A new study by Zemo Partnership recommends that Government policy should increase its focus on the well-to-wheel emissions of new fuels for transport.
While hydrogen, electric and renewable fuels (produced from waste-based feedstocks) can all cut emissions compared with their diesel-powered counterparts, Zemo Partnerships says there are major variations in their effectiveness and efficiency in terms of cutting emissions depending on choices made over the full well-to-wheel life cycle.
The Hydrogen Vehicle Well-to-Wheel GHG and Energy study warns that a focus solely on mitigating tailpipe emissions can risk neglecting the full impacts and the overall energy consumption of the system.
The new study looks specifically at hydrogen, extending analysis provided in Zemo's recently published Low Carbon Hydrogen Well-to-Tank Pathways study.
The work is timely as it comes shortly after the publication of the Government’s hydrogen strategy, a potentially important component of the overall decarbonisation plan for transport.
Key building blocks of the hydrogen strategy are currently under consultation and the Zemo Partnership work is intended to help inform these.
The Zemo analysis combines GHG and energy consumption data for a variety of hydrogen vehicles - trucks, buses, vans and cars. It presents well-to-wheel results for the most promising hydrogen vehicle powertrain architectures using battery electric, diesel and renewable fuels for comparison.
The study looks at hydrogen produced for transport use through electrolysis, biomass gasification with carbon capture and storage (CCS) and methane reformation with CCS (all potentially low carbon and GHG solutions) as well as from fossil fuels without CCS mitigation.
The work explores the sensitivity of GHG emissions and energy consumption to a range of inputs and options, with more than 250 well-to-wheel scenarios being modelled in the 2020-2035 timeframe.
The analysis finds that each of the hydrogen vehicle architectures looked at can deliver lower carbon, and in some cases negative, well-to-wheel GHG emissions solutions within the next decade for many vehicle types, but this is predicated on the use of low carbon hydrogen.
Significantly, the work determines that the well-to-wheel energy efficiency of hydrogen vehicles is lower than diesel internal combustion (IC) or battery electric vehicles and those using renewable fuels in IC engines.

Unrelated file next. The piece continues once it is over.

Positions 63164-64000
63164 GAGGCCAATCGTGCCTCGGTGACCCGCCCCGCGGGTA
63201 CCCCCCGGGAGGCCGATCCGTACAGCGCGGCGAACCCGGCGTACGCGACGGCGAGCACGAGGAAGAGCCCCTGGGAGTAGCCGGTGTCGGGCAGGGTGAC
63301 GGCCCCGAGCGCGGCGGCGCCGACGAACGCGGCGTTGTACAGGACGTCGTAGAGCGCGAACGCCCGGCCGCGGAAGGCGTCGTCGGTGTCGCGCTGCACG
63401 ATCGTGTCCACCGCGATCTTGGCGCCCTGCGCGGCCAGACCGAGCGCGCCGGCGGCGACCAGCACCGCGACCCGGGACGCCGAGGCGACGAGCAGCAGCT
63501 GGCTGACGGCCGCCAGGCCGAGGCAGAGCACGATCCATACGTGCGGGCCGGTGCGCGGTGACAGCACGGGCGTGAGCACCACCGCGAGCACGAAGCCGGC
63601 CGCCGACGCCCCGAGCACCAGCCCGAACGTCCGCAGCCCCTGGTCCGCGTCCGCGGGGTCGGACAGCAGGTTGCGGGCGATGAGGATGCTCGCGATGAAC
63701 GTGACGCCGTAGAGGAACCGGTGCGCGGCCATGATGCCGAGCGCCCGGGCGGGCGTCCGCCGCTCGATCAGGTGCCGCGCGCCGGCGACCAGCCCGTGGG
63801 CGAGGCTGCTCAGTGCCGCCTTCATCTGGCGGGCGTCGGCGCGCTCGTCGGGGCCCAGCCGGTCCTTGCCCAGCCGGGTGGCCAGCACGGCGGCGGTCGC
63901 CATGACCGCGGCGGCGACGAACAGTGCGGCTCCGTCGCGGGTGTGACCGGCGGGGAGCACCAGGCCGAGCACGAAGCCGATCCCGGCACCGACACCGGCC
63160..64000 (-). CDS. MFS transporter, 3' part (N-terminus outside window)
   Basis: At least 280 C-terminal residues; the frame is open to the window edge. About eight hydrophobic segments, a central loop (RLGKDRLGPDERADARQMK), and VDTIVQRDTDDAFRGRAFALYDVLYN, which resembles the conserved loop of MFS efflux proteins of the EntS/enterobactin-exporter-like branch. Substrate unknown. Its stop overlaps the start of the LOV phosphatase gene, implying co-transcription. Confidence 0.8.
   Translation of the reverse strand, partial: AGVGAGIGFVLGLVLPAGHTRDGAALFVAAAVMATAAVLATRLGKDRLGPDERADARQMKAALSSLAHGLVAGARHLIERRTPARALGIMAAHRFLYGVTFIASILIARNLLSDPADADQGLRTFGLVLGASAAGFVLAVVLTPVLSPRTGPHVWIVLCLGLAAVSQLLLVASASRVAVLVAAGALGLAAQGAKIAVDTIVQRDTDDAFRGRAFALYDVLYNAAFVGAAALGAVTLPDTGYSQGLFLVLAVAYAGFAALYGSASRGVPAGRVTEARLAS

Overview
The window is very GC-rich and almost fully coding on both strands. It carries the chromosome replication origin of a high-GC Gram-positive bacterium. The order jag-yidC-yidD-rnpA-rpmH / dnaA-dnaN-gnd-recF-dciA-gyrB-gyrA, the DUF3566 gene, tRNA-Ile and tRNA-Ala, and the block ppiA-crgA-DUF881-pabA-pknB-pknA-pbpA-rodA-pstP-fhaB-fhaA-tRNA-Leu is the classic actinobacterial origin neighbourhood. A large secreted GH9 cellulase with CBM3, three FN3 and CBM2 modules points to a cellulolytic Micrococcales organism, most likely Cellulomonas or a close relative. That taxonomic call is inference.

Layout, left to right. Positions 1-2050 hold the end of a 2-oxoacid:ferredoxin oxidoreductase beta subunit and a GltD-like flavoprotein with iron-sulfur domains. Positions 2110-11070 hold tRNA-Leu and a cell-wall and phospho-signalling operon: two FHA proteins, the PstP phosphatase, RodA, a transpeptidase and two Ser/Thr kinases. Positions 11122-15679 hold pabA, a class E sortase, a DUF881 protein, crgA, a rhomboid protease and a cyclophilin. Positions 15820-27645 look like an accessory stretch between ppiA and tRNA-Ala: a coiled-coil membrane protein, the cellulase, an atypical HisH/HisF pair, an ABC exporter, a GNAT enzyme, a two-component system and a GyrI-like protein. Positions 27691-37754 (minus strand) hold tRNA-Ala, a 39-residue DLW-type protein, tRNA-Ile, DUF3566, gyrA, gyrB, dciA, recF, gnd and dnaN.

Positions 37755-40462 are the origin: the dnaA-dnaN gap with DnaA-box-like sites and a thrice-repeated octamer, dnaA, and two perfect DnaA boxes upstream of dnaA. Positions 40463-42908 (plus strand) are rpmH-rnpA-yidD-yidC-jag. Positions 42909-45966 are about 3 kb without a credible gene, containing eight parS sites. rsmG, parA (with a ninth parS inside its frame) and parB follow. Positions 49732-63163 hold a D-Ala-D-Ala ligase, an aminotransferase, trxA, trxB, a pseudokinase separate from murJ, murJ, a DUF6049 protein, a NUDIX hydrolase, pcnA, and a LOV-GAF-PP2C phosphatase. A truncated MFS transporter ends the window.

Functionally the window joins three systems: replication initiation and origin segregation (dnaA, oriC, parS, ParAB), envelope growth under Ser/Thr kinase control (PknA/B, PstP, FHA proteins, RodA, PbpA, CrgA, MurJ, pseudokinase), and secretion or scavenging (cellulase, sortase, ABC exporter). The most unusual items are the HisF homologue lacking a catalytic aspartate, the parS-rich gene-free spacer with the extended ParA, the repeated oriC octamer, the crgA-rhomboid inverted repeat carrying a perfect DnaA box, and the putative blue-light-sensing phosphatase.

In the case of HGVs powered by hydrogen fuel cells – widely mooted as a potential HGV solution because of the technical challenges to battery electrification – the well-to-wheel energy efficiency is four to six times worse than that for comparable battery electric vehicles.
Regardless of how low carbon hydrogen is supplied, the production process is energy intensive and thus significantly worsens the overall WTW energy efficiency.
Andy Eastlake, Zemo Partnership chief executive, said: “When we look at the energy efficiency of potential pathways for hydrogen to be used in transport we see challenges.
"These vehicles will need to demonstrate considerable complementary benefits such as longer range, superior payload or lower operating costs to compensate for the increase in energy consumption compared with other zero emission powertrain solutions such as battery electric vehicles.”
The study recommends that further feasibility work including energy analysis, should be done to assess the suitability of different vehicles for different use cases to inform the potential role of hydrogen in the HGV sector.
Relevant factors would include vehicle payload and capacity, range, refuelling/charging time and infrastructure. The work could potentially be integrated into the Government’s ongoing Zero Emission Freight Trials (ZERFT) which Zemo is also supporting.